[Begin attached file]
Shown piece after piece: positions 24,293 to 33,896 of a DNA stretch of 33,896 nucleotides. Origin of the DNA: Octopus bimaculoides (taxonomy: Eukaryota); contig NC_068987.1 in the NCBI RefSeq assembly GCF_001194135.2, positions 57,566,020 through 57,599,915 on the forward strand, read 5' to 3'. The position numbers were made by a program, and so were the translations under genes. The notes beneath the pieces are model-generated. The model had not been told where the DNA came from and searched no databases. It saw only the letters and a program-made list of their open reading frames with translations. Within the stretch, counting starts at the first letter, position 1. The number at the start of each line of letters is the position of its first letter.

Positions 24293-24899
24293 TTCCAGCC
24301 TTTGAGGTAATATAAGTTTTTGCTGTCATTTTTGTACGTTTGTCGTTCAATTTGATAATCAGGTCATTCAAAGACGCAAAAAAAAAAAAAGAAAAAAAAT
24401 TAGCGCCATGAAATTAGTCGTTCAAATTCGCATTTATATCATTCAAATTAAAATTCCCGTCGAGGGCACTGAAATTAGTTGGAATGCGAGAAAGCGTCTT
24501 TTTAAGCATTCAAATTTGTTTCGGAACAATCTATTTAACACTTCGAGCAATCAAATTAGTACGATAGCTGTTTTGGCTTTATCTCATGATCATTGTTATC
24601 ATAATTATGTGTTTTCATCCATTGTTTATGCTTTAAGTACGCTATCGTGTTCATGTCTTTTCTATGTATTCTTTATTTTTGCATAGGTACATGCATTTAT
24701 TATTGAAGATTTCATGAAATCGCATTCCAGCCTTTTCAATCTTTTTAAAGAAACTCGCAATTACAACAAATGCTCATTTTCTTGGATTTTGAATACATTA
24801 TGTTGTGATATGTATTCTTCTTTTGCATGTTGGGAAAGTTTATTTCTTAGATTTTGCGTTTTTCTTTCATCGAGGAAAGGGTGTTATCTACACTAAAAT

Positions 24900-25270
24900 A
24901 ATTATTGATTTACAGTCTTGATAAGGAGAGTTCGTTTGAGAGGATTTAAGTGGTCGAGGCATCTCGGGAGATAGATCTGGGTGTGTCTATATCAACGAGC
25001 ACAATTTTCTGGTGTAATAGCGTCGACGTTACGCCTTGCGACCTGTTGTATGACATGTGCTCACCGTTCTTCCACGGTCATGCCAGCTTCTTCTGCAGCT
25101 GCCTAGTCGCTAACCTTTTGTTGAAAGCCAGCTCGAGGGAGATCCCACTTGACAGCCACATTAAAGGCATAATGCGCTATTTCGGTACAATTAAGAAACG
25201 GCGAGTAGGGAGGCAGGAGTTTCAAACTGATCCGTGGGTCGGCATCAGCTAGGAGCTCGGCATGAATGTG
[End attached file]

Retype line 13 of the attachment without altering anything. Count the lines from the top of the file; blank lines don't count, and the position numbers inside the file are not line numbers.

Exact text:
25001 ACAATTTTCTGGTGTAATAGCGTCGACGTTACGCCTTGCGACCTGTTGTATGACATGTGCTCACCGTTCTTCCACGGTCATGCCAGCTTCTTCTGCAGCT